A bit out of my budget.
But your contribution from the UK reminds me that the American Civil War had all kinds of effects elsewhere, such as the cotton industry in Lancashire in your country which led to support for the South there by some mill owners against support by others for Lincoln as an anti-slaver which resulted in a statue of Lincoln being erected in Manchester, albeit with American funds.
There was even a degree of support for the South here when the successful Confederate commerce raider CSS Shenandoah visited, provoking a range of diplomatic and legal moves which illustrated the variety of local views.
By the 25th, of January, Waddell stood off the entrance to Port Phillip, and asked for a Pilot, who responded that his orders prevented him from bringing a belligerent ship into harbour without a good reason, Waddell pleaded problems with his propellor shafting, which seemed good enough for Pilot Edward Johnson. Waiting off the heads, a health official came on board and indicated that the Confederate would find many friends in Melbourne, but warned of some enemies awaiting.
The ship received government approval to stay in port, provision, and make repairs to the propellor shaft, meantime, the locals turned out en masse to view the Rebel Pirate, her officers regaled with dinners ashore, and balls turned on in their honour.
US Consul William Blanchard protested to Governor Darling, that as Sea King had not visited another British port since she left England, she did not qualify as a warship, and should be designated a Pirate, but the Governor indicated that his law officers of the Crown had: “Come to the decision that, whatever may be the previous history of Shenandoah, the Government of the Colony is bound to treat her as a ship of war belonging to a belligerent nation.”
Now, Blanchard tried another ploy, he indicated that he would protect any crew member from the Confederate ship who had joined from a captured American vessel, 8 deserted, followed by another 6 later.
The repairs were taking their time to be executed, and the US consul believed that Waddell was merely stalling whilst trying to build up his crew numbers from the locals, and asked the police authorities to intervene. Superintendent Lyttleton, and Inspector Beam, of the Victoria went on board on the 13th. of February whilst Waddell was away from his ship, they carried a magistrate’s warrant to search for Charley the Cook, Lieutenant Grimbell, in his Captain’s absence, refused to allow such a search.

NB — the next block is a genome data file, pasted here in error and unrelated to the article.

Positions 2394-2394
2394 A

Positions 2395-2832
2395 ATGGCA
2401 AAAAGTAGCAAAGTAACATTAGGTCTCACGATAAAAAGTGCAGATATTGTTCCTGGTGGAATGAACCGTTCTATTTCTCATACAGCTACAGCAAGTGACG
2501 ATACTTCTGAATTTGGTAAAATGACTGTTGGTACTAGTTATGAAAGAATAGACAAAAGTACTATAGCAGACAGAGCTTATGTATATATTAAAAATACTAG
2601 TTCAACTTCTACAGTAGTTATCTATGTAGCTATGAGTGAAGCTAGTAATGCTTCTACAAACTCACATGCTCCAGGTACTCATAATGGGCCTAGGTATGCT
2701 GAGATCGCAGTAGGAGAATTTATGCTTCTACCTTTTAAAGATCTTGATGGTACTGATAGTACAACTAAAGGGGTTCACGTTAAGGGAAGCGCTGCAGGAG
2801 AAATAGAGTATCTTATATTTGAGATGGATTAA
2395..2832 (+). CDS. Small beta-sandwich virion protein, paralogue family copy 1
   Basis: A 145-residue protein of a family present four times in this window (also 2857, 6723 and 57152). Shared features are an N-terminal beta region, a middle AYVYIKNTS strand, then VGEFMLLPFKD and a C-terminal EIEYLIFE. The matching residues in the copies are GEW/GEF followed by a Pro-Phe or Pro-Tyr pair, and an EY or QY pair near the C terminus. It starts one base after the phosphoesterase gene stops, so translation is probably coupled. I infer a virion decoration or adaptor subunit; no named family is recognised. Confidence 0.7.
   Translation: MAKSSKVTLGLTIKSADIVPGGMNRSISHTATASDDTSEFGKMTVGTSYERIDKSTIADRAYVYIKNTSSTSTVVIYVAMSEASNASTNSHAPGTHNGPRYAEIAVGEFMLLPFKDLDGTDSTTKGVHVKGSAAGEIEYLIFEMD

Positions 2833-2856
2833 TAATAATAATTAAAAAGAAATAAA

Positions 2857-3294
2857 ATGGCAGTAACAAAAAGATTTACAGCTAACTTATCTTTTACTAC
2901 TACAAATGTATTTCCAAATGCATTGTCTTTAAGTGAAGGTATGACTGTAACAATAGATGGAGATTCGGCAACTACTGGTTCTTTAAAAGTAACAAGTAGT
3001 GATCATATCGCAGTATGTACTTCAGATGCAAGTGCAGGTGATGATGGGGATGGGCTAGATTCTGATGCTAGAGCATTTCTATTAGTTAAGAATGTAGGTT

Now, Waddell also refused to allow a search on the following day, indicating he had not enlisted anyone since his arrival in Melbourne, the police reported to the Governor who summoned his Executive Council. The result, a message was drafted indicating that all repairs would be suspended, and the ship detained until the warrant was satisfied. At 1600 ( 4 PM ) police took over the ship, cleared the yard and stopped any further Australians from visiting the ship, and the official letter delivered, the messenger waiting for Waddell’s response. It was 2200 ( 10PM ) before the Captain replied, indicating to the Commissioner of Trade and Customs James C. Francis, he would be ready to sail on the 19th, of February, in a second letter to Francis he indicated that: "the execution of the warrant was not refused, as no such person therein specified was on board, but
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only those who had entered this port as part of the complement."
But Constable Alexander Minto from the Williamstown water police noticed a boat at Shenandoah’s gangway, and four men hastening down to jump in this boat, he chased it to shore, nabbed two of the occupants near the railway station, and found the other two lurking in a nearby toilet.
All were goaled, and one suprisingly like the description of " Charley the cook."
The next day, the executive council was again called to review this latest evidence, and a further letter arrived from Waddell indicating he had been told his ship was seized, and he wanted to know on whose authority.